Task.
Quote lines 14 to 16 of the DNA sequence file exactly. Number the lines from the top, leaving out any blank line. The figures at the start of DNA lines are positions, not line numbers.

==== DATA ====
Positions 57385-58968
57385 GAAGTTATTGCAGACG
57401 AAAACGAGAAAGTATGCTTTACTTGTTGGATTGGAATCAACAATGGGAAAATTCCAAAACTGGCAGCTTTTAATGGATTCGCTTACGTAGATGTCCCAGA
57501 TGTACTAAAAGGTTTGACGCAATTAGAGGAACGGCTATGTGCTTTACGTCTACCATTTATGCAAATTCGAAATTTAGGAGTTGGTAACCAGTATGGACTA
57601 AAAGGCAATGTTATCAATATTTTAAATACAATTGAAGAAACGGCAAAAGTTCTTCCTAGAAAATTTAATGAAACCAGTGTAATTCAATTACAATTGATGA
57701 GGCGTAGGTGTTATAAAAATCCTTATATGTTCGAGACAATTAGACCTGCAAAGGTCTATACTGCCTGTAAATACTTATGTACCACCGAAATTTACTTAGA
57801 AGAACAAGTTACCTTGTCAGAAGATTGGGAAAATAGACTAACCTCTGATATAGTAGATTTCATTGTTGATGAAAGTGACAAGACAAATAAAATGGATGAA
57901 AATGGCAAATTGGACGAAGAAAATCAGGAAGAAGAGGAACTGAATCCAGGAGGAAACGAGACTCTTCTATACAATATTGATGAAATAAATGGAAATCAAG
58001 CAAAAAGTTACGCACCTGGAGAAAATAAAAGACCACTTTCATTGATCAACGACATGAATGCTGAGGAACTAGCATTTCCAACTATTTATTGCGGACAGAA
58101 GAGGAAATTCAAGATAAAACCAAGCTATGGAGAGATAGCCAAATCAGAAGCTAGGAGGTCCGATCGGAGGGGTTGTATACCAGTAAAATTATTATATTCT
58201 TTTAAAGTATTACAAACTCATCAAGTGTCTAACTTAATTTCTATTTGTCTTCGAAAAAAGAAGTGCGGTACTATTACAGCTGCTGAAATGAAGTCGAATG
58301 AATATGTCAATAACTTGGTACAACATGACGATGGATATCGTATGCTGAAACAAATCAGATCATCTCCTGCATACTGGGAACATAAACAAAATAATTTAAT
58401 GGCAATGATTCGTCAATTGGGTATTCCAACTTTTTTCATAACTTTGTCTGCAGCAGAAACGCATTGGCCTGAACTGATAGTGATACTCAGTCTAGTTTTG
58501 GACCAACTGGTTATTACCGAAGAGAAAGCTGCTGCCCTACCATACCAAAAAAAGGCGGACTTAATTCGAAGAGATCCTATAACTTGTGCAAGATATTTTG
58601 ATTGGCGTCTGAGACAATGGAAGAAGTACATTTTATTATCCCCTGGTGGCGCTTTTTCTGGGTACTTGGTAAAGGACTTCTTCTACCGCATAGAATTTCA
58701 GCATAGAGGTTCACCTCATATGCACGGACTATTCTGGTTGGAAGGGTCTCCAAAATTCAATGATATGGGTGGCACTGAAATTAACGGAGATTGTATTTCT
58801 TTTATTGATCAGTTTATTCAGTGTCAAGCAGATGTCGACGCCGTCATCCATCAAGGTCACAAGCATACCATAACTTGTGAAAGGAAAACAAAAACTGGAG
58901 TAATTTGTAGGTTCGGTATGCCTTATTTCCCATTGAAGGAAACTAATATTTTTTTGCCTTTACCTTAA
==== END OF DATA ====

58501 GACCAACTGGTTATTACCGAAGAGAAAGCTGCTGCCCTACCATACCAAAAAAAGGCGGACTTAATTCGAAGAGATCCTATAACTTGTGCAAGATATTTTG
58601 ATTGGCGTCTGAGACAATGGAAGAAGTACATTTTATTATCCCCTGGTGGCGCTTTTTCTGGGTACTTGGTAAAGGACTTCTTCTACCGCATAGAATTTCA
58701 GCATAGAGGTTCACCTCATATGCACGGACTATTCTGGTTGGAAGGGTCTCCAAAATTCAATGATATGGGTGGCACTGAAATTAACGGAGATTGTATTTCT